Democrats and Republicans have teamed up to combat HFCs, methane and black carbon
By Sophie Yeo
Two US senators have introduced a bipartisan bill to reduce the short-lived but powerful greenhouse gases responsible for around 40% of global warming.
The Super Pollutants Act of 2014 was introduced on Thursday by Democrat Senator Chris Murphy and Republican Senator Susan Collins.
The support of both parties for the Bill is significant, as President Obama has previously struggled to find enough Republican support to allow him to pass new climate legislation.
This week he lambasted climate sceptic Republicans in Congress for catering to a “bunch of fringe elements”.
In May, an uncontroversial bipartisan bill on energy efficiency failed when it became entangled with more divisive issues including the Keystone XL Pipeline.
The short-lived pollutants regulated by the Bill include hydrofluorocarbons (HFCs), which are used in fridges, together with methane and soot.
Unlike carbon dioxide, which causes around 60% of global warming, these gases only remain in the atmosphere for between a couple of days to a decade and a half, but they warm the planet much more quickly.
For instance, over a period of 20 years, a ton of methane has the same warming impact as 72 tons of CO2.
A study released in May suggested the early phase-out of super climate gases could stop release of 146 billion tonnes of CO2-equivalent by 2050, lowering warming by up to 0.6C.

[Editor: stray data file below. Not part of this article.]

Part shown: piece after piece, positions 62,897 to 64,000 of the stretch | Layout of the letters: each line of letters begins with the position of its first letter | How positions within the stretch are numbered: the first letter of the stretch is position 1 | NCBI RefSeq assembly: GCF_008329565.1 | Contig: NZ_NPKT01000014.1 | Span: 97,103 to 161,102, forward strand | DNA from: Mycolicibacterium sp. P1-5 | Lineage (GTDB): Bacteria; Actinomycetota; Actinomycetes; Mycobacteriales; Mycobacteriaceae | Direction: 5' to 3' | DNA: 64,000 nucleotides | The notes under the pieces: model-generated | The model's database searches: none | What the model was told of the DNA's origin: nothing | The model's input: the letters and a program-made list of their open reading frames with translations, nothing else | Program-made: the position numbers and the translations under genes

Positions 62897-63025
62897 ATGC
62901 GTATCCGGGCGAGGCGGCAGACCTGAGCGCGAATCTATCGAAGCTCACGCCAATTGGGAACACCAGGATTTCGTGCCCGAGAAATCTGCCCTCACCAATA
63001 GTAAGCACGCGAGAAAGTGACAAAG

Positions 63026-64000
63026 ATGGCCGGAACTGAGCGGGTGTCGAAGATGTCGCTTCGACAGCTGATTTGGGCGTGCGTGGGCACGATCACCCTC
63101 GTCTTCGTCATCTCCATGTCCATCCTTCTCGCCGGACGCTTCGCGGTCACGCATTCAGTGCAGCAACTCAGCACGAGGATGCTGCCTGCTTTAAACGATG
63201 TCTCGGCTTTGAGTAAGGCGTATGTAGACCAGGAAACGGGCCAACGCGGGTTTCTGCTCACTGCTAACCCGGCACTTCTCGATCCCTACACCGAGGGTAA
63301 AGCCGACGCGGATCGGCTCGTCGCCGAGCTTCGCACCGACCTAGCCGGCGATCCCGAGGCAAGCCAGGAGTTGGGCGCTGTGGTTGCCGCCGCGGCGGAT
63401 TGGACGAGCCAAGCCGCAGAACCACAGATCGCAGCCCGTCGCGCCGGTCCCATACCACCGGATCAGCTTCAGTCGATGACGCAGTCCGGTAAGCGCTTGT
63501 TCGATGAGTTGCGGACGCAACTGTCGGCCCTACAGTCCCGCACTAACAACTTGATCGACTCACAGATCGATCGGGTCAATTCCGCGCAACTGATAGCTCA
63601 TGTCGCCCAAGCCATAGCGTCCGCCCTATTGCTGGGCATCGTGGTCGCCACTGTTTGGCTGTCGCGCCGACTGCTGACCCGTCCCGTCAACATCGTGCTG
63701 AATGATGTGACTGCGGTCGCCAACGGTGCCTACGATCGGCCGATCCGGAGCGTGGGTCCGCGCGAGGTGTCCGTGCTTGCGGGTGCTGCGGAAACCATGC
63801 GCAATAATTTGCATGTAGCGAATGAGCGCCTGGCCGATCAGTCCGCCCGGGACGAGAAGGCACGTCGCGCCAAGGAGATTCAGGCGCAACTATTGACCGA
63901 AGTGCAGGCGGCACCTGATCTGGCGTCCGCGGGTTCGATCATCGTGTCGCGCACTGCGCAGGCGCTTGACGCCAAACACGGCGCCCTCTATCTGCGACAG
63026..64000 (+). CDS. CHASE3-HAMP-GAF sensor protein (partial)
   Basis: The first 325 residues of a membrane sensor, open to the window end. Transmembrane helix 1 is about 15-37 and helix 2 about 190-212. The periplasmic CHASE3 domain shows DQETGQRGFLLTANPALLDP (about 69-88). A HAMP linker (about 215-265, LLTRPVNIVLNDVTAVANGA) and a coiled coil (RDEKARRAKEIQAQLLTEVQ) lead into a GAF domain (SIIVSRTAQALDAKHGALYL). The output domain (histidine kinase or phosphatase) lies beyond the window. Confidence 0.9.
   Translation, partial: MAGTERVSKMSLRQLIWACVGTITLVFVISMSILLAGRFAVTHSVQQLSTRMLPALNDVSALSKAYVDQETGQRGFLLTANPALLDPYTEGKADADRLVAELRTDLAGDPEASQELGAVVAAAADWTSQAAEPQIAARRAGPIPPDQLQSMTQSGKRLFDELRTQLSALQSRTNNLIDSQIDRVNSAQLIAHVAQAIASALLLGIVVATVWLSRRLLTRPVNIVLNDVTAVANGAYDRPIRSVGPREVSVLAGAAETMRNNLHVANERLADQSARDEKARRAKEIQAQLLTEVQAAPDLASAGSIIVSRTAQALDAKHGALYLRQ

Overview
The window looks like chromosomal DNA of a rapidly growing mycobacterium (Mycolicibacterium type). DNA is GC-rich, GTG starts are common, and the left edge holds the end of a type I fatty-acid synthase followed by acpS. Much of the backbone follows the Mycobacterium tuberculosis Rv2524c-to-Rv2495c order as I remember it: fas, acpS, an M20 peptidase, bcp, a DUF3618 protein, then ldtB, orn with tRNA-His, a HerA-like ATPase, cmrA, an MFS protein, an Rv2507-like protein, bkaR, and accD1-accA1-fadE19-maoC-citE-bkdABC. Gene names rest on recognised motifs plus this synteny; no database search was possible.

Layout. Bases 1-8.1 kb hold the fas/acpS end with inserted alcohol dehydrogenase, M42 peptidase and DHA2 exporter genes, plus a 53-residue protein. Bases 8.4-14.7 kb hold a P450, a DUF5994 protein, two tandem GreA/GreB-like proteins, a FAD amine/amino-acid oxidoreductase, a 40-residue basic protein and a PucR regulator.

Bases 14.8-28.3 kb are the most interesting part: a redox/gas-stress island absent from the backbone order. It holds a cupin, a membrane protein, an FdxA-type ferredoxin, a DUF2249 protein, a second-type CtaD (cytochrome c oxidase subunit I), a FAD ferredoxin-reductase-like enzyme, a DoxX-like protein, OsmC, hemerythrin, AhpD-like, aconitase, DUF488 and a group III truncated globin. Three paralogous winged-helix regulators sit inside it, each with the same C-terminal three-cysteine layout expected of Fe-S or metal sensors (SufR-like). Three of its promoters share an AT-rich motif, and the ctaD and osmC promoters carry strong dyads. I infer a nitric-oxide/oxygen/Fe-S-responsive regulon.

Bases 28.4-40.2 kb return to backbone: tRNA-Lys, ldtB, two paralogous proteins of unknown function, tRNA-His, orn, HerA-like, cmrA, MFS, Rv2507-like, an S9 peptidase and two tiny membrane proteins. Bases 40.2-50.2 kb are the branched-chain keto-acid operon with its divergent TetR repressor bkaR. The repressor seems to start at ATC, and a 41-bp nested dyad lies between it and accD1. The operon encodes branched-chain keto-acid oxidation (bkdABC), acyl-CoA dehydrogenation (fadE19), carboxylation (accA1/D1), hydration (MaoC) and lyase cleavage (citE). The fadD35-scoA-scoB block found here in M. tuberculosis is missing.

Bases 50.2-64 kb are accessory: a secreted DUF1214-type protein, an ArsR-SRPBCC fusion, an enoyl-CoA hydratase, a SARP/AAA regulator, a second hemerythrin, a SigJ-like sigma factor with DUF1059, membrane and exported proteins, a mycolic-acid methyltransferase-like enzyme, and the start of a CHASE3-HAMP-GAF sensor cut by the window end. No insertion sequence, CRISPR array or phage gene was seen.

Last month China announced plans to cut emissions from production of HFCs by 280 million tonnes of carbon dioxide equivalent – similar to the annual carbon footprint of Spain.
The new Bill proposes a new taskforce to oversee the reduction of these super pollutants.
“As we work to combat threats to our climate, we can’t leave short-lived pollutants out of the equation,” said Senator Chris Murphy.
“Our bill will take these dangerous pollutants head on by making smarter use of tools already at our disposal here in the US.
“This is a bipartisan proposal to address a global threat, and I urge my colleagues on both sides of the aisle to help us reduce these super pollutants.”
Senator Collins added: “With improved inter-agency cooperation and through commonsense efforts to reduce the emissions of these super pollutants, this proposal aims to meaningfully and quickly help slow climate warming.”
Durwood Zaelke, President of the Washington-based Institute for Governance and Sustainable Development welcomed the news.
“The Super Pollutants Act will accelerate and coordinate Administration efforts already underway to reduce short lived climate pollutants (SLCPs)”, he said.
“This will reinforce the President’s international leadership on this critical climate strategy. It’s essential to reduce SLCPs along with carbon dioxide to keep the climate within safe bounds.”